Which is in part why, three years ago, I started a Twitter account, @Grindr Racism to encourage Grindr to remove offensive profiles.
Disappointingly Grindr has often been slow to act though – meaning sexual racism is still present on the app.
And in the way that this has impacted girls for so long, now this pressure is impacting on boys’ well-being.
One recent study found almost one in five boys had resorted to diet pills, purging, skipping meals, steroids or tanning products to change their appearance.
These models also tend to have a full head of hair and symmetrical faces.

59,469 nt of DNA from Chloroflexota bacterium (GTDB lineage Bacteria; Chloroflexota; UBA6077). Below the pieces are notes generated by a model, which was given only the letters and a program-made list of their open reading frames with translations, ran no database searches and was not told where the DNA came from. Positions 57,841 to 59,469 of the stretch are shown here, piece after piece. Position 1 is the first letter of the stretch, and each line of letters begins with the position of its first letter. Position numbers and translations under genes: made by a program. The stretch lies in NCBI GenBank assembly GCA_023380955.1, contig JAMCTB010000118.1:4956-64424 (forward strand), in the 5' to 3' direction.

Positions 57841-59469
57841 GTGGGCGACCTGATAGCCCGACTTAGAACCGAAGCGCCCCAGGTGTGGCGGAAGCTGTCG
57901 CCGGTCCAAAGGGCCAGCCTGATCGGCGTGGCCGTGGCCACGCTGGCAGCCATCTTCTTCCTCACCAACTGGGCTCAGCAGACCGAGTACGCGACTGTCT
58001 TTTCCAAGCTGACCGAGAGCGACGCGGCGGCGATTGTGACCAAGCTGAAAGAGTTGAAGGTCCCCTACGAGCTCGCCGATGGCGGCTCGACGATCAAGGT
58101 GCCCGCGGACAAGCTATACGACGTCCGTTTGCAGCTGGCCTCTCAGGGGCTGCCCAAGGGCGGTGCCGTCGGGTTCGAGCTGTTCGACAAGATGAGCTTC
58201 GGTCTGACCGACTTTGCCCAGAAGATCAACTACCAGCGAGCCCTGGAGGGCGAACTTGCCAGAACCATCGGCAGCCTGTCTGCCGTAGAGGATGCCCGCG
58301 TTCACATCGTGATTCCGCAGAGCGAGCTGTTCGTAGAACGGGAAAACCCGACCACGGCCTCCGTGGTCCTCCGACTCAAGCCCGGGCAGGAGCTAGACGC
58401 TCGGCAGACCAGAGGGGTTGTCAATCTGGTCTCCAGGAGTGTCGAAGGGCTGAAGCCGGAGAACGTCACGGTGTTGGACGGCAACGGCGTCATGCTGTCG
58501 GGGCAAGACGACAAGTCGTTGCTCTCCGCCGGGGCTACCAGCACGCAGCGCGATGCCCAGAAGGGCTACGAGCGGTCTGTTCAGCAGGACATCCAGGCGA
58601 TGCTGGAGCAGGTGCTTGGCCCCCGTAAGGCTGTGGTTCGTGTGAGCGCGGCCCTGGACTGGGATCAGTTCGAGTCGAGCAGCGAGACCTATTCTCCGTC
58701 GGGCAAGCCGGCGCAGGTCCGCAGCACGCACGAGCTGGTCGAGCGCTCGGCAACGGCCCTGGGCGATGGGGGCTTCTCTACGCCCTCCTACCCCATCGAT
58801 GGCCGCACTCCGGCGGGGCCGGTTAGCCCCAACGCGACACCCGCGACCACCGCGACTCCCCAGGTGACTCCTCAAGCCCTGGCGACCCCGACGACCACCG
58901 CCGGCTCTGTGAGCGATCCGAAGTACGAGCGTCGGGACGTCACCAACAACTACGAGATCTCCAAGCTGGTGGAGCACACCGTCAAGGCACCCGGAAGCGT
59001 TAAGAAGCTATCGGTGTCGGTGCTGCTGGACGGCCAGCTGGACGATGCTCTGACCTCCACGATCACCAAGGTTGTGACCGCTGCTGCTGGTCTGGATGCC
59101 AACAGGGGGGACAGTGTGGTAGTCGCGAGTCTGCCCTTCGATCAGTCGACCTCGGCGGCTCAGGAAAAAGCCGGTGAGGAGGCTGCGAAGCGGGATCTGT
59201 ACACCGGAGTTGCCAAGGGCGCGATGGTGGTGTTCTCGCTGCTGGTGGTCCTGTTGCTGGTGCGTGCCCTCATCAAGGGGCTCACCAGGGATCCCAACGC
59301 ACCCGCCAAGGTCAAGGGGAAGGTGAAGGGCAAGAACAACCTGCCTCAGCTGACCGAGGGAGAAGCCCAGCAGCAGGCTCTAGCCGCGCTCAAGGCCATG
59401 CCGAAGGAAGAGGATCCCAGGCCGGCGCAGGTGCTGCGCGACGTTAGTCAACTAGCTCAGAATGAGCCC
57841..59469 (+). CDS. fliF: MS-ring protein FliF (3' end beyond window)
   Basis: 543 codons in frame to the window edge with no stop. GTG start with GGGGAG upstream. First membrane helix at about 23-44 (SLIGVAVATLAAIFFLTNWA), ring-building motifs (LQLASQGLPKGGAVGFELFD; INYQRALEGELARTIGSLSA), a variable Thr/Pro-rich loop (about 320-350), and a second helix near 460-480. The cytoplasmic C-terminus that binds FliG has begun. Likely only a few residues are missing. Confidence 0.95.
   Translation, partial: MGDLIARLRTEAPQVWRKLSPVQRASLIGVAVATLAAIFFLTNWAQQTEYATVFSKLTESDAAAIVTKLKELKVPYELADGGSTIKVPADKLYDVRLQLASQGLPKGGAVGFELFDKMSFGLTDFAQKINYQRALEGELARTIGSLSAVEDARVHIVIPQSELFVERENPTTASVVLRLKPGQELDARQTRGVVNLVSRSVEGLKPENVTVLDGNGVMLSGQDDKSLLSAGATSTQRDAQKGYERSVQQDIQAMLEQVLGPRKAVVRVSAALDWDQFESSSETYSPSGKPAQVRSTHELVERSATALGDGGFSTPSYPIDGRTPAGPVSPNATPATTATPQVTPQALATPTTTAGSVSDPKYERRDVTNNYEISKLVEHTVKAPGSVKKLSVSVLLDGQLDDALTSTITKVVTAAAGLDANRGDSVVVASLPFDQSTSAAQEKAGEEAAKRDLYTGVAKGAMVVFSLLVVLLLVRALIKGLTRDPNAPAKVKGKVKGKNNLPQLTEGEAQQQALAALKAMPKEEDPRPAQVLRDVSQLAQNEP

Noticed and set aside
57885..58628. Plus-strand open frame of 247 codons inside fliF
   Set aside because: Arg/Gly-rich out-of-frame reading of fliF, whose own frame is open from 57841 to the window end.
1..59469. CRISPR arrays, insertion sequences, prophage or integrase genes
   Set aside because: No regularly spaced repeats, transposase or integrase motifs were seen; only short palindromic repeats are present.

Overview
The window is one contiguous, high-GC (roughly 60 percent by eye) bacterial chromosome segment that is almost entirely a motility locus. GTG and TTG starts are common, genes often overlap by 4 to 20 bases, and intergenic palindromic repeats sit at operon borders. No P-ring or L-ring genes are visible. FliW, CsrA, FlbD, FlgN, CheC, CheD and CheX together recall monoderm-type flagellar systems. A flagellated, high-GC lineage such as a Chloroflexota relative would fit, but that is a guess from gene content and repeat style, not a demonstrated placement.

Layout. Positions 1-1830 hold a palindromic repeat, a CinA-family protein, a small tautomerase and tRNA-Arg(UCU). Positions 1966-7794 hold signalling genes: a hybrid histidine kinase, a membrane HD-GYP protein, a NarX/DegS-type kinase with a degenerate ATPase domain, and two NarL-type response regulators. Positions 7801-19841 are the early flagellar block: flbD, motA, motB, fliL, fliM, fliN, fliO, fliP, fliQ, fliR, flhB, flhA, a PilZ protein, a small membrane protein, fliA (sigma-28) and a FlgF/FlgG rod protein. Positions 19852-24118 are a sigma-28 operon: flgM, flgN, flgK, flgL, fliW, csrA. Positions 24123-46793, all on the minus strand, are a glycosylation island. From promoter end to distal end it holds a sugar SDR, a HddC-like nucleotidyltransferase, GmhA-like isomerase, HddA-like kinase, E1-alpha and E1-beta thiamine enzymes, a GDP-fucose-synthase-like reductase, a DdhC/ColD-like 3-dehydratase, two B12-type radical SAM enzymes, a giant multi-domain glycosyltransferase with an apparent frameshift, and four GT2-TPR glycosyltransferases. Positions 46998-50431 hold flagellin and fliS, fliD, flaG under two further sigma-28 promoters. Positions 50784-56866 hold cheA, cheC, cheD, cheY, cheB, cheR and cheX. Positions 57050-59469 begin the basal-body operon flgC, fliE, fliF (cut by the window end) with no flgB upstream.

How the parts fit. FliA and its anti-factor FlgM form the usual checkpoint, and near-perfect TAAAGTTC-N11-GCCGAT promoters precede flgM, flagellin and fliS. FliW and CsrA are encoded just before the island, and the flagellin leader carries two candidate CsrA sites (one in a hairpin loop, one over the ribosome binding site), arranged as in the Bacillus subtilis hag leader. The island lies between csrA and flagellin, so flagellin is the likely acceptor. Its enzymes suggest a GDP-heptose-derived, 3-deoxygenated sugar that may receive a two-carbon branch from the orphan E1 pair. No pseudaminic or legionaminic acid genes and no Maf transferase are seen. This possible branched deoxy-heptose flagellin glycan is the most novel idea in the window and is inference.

The same goes for porn sites – where almost all of the men featured are equally ripped and stereotypically “handsome”.
Then there are the boys’ action dolls that have gained muscle and lost body fat with each successive edition.
Add this to the fact that 80% of the men featured in popular media such as Men’s Health magazine are of a muscular body build – with many of these models taking drastic measures in the weeks leading up to photos shoots to make sure they look lean.
Of course apps aren’t the cause of racism around sexual preferences.
Instead like appearance pressures, users are influenced by what’s going on in wider society.